The story of a home burning to the ground because the owner wasn't up to date on his fire protection payments has been picked up by an obscene number of blogs. Here's the lesson Ezra draws:
The South Fulton Fire Department was right to let the Cranicks’ house burn. You can’t sell fire insurance but let people pay after the flames have begun. If you do, people will sign up after their houses catch on fire, rather than before. That’s a bad business.
Which is why we don’t generally run firefighting as an insurance business (this, actually, was a weird case where a city’s fire service sold protection in a rural area outside the city’s limits). We run it as a collective good. People have to pay, and firefighters never let someone’s house burn. We’re comfortable letting people make bad financial decisions when it comes to their television purchases, or the car they drive, or whom they date. We’re not willing to do it when the consequence is that they and their children quite literally die in a fire. But that’s what free-market firefighting would require.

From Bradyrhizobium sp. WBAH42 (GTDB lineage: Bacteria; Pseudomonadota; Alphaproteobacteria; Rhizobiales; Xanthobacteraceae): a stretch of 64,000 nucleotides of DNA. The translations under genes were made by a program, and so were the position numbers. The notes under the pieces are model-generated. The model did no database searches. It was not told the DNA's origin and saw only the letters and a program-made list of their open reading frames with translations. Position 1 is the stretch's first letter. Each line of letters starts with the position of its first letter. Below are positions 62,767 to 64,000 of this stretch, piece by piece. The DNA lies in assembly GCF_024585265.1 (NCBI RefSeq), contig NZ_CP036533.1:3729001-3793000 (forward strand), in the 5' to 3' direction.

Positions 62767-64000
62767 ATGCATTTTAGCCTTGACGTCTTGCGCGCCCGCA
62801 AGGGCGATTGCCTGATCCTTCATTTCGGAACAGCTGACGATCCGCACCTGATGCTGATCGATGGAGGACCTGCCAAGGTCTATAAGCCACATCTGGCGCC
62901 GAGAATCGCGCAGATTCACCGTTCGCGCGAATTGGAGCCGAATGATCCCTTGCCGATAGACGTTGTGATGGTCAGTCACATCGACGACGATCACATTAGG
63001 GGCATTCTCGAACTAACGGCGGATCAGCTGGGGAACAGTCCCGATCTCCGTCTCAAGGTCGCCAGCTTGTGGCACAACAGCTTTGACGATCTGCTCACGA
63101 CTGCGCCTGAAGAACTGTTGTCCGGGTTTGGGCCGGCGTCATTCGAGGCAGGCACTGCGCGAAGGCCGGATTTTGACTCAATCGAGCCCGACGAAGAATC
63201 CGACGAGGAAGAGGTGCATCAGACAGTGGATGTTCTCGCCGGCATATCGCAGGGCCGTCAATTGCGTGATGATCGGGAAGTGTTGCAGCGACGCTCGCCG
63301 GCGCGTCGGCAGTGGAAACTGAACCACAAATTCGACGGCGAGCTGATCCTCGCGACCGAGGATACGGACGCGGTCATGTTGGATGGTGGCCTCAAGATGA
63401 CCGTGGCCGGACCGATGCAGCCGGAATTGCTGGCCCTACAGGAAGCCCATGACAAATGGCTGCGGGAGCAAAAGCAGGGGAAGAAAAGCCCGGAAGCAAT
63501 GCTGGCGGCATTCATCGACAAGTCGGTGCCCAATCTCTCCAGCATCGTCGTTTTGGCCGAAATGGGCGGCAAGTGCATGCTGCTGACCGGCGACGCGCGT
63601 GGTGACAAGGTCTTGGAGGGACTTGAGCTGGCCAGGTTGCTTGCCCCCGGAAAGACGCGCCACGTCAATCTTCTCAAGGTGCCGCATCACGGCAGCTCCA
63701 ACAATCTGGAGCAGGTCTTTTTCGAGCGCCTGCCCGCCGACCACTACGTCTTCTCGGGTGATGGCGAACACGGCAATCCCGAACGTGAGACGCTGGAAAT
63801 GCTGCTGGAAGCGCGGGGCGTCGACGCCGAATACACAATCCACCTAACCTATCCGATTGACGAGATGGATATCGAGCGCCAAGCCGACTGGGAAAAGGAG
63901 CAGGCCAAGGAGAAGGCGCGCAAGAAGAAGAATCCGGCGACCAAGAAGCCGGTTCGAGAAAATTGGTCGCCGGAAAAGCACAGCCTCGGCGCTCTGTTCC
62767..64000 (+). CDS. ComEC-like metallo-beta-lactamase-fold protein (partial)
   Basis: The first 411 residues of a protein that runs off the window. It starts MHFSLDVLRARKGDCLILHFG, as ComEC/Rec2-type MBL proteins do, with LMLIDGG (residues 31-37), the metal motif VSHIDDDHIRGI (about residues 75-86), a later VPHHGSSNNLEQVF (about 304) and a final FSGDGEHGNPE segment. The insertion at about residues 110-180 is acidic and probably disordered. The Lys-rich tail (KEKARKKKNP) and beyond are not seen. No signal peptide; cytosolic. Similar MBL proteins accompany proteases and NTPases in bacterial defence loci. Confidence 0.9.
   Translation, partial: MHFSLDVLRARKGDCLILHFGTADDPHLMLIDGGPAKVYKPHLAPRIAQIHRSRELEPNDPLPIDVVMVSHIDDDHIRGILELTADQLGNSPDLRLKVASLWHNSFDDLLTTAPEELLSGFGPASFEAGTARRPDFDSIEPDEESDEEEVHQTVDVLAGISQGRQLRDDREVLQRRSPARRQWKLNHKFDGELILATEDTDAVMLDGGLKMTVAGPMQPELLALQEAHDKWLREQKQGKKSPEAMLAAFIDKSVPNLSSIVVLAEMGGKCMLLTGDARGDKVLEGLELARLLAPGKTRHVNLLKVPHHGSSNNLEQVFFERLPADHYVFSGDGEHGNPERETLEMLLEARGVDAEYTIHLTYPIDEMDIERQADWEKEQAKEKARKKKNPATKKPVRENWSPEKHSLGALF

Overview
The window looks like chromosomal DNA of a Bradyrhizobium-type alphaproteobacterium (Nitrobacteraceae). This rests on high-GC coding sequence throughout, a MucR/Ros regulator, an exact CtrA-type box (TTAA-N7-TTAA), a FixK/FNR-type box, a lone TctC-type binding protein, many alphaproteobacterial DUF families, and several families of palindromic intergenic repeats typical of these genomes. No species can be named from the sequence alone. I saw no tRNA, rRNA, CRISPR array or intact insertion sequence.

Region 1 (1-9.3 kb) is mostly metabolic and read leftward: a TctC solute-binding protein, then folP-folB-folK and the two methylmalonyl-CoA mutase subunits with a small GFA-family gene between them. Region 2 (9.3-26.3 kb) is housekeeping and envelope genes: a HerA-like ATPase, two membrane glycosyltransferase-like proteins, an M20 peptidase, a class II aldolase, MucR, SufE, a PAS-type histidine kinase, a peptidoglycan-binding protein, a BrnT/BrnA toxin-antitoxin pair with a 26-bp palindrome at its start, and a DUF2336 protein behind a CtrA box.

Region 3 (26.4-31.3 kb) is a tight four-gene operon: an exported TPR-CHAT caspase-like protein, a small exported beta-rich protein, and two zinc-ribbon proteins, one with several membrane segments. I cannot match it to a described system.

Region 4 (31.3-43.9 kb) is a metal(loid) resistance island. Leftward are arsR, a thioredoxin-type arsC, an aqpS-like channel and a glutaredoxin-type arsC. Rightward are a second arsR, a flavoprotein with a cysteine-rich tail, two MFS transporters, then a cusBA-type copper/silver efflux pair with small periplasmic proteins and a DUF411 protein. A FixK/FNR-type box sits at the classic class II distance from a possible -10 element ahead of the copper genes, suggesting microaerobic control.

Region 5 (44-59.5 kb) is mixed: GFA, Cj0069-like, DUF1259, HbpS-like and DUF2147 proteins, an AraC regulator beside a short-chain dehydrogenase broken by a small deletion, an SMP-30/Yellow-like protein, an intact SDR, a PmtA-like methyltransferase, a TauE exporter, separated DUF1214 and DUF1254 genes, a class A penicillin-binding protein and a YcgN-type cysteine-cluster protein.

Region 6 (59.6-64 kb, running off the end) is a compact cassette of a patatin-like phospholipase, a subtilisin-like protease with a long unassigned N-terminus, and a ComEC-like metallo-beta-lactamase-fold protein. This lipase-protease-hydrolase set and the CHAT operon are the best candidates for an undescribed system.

Any social system must, at some stage of interactions, impose some morally unacceptable penalties. If you are very hungry, and you shoplift food, they still might prosecute you. If you don't pay your taxes, and resist wage garnishes, they might put you in jail. If you resist arrest, they might, at some point in the chain of events, shoot you while trying to escape. Somewhere along the line there is a doctor who can treat your rare disease except he doesn't feel like working so much, and so he lets you die or suffer; you can find both private and public sector examples here.
Social systems proceed by (usually) covering up the brutalities upon which they are based. The doctor doesn't let you get to his door and then turn you away, rather his home address is hard to find. The government handcuffs you so they don't have to shoot you trying to escape. And so on.
And Ozimek doesn't think that this incident discredits libertarianism.
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